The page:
Democracy operates on similar principles.  Politicians provide what voters want.  Too often, politicians “advertise” one set of policies, but govern according to another once elected.  When that happens and voters realize it, corrective action should occur.  President Obama ran for election on platitudes that sounded centrist.  As it turns out, he is in no way a moderate when it comes to domestic policy.  President Obama is the most statist, big government president since FDR and perhaps in the history of this Country.  At least during the FDR administrations, the country was in a World War and centralised economic planning had not yet been exposed as a complete failure.  Six decades later, no one should be falling for the lie and false promises of centralized planning.  As aptly pointed out by D.O.M., we shouldn’t even fall for the lie of Euro-socialism.  Let’s hope and pray that this November, enough political consumers, ie voters, will learn from their mistakes, take corrective measures, and vote the Euro-socialists out of office.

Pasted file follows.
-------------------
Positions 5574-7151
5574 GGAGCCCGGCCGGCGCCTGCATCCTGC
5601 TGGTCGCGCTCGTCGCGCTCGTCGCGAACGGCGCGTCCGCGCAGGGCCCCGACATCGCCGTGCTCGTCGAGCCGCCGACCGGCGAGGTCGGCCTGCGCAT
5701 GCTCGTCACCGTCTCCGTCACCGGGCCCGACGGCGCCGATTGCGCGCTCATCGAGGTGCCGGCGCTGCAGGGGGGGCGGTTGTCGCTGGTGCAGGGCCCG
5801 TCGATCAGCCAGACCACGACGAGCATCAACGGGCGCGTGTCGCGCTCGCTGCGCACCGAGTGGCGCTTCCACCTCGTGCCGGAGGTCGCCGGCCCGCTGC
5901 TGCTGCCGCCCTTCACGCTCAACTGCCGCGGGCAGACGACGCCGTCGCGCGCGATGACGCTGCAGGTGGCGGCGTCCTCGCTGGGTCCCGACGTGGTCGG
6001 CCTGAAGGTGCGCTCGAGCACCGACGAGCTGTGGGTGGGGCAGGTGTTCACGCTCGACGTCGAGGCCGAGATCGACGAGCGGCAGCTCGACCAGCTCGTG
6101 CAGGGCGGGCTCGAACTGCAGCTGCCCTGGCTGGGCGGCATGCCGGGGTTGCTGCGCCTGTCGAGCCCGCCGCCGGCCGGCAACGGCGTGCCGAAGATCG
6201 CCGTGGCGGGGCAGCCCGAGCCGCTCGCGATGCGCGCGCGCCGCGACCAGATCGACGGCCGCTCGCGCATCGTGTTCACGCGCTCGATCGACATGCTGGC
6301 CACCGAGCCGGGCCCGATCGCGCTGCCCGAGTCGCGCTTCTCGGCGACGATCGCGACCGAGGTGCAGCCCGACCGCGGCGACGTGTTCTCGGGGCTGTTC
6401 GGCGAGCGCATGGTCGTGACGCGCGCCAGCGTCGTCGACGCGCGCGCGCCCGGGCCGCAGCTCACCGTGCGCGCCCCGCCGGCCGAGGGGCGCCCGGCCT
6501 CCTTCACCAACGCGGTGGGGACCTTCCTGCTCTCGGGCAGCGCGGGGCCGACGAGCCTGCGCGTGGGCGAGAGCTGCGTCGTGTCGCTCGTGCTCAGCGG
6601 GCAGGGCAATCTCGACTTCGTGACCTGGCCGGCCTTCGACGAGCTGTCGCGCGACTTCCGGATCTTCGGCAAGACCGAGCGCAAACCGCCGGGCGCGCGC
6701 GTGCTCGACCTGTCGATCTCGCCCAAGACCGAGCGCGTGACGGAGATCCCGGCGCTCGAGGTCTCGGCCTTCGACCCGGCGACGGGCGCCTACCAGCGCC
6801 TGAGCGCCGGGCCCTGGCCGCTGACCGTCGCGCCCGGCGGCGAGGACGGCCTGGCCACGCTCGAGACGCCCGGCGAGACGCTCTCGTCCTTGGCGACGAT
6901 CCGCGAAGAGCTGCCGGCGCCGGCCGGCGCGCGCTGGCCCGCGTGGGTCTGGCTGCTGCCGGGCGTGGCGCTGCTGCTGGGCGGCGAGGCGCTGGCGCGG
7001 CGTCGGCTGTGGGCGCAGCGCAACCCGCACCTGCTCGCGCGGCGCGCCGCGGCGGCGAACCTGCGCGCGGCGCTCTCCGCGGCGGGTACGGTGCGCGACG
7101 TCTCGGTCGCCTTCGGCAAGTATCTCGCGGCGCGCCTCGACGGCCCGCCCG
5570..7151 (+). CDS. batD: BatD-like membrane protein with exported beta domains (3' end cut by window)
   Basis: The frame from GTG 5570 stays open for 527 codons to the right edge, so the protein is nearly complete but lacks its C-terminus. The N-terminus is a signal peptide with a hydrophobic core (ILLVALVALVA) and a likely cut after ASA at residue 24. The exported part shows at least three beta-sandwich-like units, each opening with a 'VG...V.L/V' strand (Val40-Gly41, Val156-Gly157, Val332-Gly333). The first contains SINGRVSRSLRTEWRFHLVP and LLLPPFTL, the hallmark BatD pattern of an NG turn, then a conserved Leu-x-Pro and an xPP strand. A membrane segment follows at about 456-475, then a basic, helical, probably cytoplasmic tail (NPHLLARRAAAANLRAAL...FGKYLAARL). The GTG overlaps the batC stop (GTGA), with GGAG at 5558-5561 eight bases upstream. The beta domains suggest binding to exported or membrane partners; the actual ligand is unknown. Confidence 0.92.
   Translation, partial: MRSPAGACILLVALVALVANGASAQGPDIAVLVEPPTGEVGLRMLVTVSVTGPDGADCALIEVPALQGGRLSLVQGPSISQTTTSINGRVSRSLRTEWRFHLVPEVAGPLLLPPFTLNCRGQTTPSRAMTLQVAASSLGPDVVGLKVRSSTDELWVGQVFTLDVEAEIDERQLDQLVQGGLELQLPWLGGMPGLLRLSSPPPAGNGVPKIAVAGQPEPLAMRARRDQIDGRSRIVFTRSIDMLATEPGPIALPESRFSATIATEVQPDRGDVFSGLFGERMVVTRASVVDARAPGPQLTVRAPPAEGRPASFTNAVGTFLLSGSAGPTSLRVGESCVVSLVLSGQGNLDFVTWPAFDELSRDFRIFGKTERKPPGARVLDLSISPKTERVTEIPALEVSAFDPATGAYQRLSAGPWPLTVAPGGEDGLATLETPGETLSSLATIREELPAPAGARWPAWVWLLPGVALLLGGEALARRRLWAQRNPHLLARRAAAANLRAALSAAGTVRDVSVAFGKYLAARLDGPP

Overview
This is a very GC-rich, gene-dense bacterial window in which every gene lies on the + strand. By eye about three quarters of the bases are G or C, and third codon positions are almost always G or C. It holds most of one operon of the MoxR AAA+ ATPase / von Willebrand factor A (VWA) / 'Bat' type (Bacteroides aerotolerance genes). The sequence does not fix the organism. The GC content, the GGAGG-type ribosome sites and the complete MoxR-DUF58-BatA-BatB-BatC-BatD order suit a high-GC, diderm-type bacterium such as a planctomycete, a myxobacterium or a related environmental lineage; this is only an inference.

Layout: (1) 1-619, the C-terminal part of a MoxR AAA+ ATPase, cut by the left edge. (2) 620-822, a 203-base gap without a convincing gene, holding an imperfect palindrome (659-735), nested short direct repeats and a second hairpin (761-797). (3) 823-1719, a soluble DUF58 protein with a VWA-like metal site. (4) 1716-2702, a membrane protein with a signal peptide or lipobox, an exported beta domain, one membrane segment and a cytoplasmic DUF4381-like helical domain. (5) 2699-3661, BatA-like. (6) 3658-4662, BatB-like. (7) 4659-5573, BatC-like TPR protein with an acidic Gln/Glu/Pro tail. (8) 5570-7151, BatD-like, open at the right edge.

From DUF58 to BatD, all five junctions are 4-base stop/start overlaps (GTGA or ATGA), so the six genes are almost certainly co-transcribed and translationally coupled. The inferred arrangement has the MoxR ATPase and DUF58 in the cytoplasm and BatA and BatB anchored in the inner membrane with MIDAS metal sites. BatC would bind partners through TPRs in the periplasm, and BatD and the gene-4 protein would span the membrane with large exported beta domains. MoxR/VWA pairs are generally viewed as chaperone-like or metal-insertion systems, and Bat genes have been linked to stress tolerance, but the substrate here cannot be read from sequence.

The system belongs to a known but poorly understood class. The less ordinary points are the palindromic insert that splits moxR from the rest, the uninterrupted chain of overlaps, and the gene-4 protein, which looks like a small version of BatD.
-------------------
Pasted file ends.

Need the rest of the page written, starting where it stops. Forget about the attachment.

politics, economy, etc. World etc.

Reality Check on the Record of Big, Bad Capitalism

Our current President has defined his core economic tenets on the assertion of fairness, or to be more accurate, the unfairness of our economic system. Equality of outcome rather than equality of opportunity is the root principle. A forced re-distribution of wealth will act as an equalizer for the past sins of Capitalism.